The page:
Why do women feel that they must good homemakers to be good wives?
Why is all of the pressure on women to be the nurturers?
Doesn’t this ideal overlook the truth that not all women are good at cooking and cleaning? What about men? Shouldn’t they help out with the domestic duties?
On and on I went until I unveiled my secret weapon: Proverbs 31. (Let’s pause here and agree not to talk about the fact that I used the Bible as a weapon…)
“I get so frustrated by women who try to become ‘Proverbs 31’ women. I mean, is anyone really like that? This ideal is just setting women up to fail! And what women with jobs? Listen to this!”
In 1995, Pope John Paul II started a conversation.
You’ve probably heard of it – his Letter to Women.
Now, over twenty years later, Chloe Langr is continuing that conversation. Chloe runs the Letters to Women podcast, and she invited me to chat with her for the latest episode “A Letter to the Woman Wondering about Feminism.”
Here’s a few of the things we talked about in this episode:
- Why feminism always resonated with me, wanting to be “part of the boys club,” and how it led me to start FemCatholic
- Mythbusting on what it means to be a “good catholic woman”
- Differences between modern secular feminists and catholic feminists – what modern feminists get right about equality, and the advantage catholic feminists have
- Should you call yourself a feminist, or does “catholic” already cover everything?
- Virginity and it’s history of empowering women
- Being a new mom myself, I talk about why feminism needs to support moms in the culture and the workplace
- NFP and birth control (from a feminist perspective, of course ?)
- Seeing woman’s body as a burden – even in marriage
- What you need to know about how modern feminism has impacted men – and what to do about it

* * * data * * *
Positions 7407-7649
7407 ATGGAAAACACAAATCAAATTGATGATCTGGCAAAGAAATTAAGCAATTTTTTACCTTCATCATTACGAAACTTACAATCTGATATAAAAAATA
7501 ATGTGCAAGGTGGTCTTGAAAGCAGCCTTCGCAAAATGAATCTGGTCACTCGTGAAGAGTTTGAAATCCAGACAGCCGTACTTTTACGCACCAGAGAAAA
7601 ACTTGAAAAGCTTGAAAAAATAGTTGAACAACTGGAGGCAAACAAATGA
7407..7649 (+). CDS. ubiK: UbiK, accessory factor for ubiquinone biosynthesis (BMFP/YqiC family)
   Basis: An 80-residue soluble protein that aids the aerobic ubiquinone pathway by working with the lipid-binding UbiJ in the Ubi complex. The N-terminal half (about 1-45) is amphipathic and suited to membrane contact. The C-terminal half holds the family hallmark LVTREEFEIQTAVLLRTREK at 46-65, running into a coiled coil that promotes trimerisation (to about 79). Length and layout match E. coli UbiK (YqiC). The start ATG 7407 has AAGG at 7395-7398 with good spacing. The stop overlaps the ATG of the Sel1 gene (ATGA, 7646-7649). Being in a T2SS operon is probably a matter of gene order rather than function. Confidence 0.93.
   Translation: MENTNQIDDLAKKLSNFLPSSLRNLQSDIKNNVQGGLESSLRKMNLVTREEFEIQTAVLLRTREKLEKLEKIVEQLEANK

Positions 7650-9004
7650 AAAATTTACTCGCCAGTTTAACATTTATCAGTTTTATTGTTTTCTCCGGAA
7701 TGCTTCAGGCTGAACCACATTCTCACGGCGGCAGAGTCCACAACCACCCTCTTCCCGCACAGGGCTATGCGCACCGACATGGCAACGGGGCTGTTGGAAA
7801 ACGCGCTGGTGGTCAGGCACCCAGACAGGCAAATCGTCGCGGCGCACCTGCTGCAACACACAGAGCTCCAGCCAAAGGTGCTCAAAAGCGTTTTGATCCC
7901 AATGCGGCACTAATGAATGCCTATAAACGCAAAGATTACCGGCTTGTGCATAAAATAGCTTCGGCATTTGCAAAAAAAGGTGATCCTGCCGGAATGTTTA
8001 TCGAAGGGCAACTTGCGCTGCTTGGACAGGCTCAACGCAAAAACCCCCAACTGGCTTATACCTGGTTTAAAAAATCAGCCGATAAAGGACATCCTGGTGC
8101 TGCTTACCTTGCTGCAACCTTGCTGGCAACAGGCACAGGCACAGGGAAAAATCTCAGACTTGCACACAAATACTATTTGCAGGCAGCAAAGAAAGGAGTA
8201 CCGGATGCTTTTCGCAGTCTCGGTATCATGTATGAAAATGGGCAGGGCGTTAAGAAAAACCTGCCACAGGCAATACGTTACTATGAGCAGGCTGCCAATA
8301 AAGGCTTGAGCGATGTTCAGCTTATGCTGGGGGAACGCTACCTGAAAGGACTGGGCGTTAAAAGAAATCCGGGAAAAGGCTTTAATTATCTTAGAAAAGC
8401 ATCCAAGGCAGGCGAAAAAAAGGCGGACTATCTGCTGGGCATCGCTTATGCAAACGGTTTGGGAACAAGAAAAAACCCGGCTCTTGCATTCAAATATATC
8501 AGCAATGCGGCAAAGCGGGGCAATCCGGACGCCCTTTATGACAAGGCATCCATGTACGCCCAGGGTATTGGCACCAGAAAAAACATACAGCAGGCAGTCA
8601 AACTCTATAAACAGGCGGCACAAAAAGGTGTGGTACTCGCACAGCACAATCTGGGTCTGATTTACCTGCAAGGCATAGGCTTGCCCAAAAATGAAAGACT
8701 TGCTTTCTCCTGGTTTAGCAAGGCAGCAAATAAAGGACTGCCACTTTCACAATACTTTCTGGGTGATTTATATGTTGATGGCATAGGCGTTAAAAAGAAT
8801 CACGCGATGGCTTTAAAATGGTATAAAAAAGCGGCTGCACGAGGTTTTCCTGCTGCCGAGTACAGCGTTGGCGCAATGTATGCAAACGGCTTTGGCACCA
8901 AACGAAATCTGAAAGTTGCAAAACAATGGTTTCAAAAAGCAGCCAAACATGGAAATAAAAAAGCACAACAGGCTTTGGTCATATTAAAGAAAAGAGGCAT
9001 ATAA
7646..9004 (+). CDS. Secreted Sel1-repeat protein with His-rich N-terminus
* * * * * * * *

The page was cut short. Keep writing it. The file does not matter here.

- What I want to tell you if you disagree with church teaching
Listen to our entire conversation on iTunes or online.
Keep chatting with me on Facebook Live! – this Tuesday, Sept. 26th @ 1pm CST
I had SO much fun talking to Chloe about feminism, and now I want to talk with all of YOU!
These are really important, and tough, topics. There’s a lot we need to discuss.
Here’s how to join:
- Join the Facebook event.
- Before Tuesday, download the episode and listen to it.
- Tell me what resonated with you, and what rubbed you the wrong way. Send me your questions!
Talk to you soon! 🙂
Samantha Povlock is the Founder + Creative Director of FemCatholic. You can learn more about her here.
Read the original question here.
One of the beautiful revelations for me of reading St. John Paul II’s Letter to Women, was discovering the Catholic church upheld women working. Up unto then, I thought the only way to be a true woman was to be a SAHM. Being present in the workplace as a woman balances the workplace environment.
God perhaps has withheld imparting the desire for biological maternity to spare you the agony of wanting something that is not yet attainable in your life because you are single. You can live what is called spiritual motherhood.
Spiritual motherhood is a beautiful gift. I witnessed this in a profound way on a mission trip to Haiti. I was with a group of college students, priests, and consecrated women. We were ministering in the wound clinic. The wounds were severe and very painful. A consecrated woman knelt down at the feet of a woman with a severe toe wound. Very lovingly, gently and so Christ like she soothed the women as the consecrated debrided her foot – without pain meds. This consecrated woman was ministering Christ present in the Haitian woman. Such a profound beauty of spiritual motherhood. Also on the trip, I witnessed these consecrated women rock babies, feed babies, and lovingly hold them. Again, another way to care for others in our femininity in lieu of biological motherhood.
I started this blog to help women like myself.
Women who may not have always felt like they fit within the Church, or fit the image of a “good Catholic woman.”
Women who have been attracted to feminism, but who want to know how to reconcile it with their Catholic faith.
Women who have a sense that the strength, power, and influence of women is untapped — both in the Church and in the world.
Did you see that Mother Mary is making an appearance in the press this month?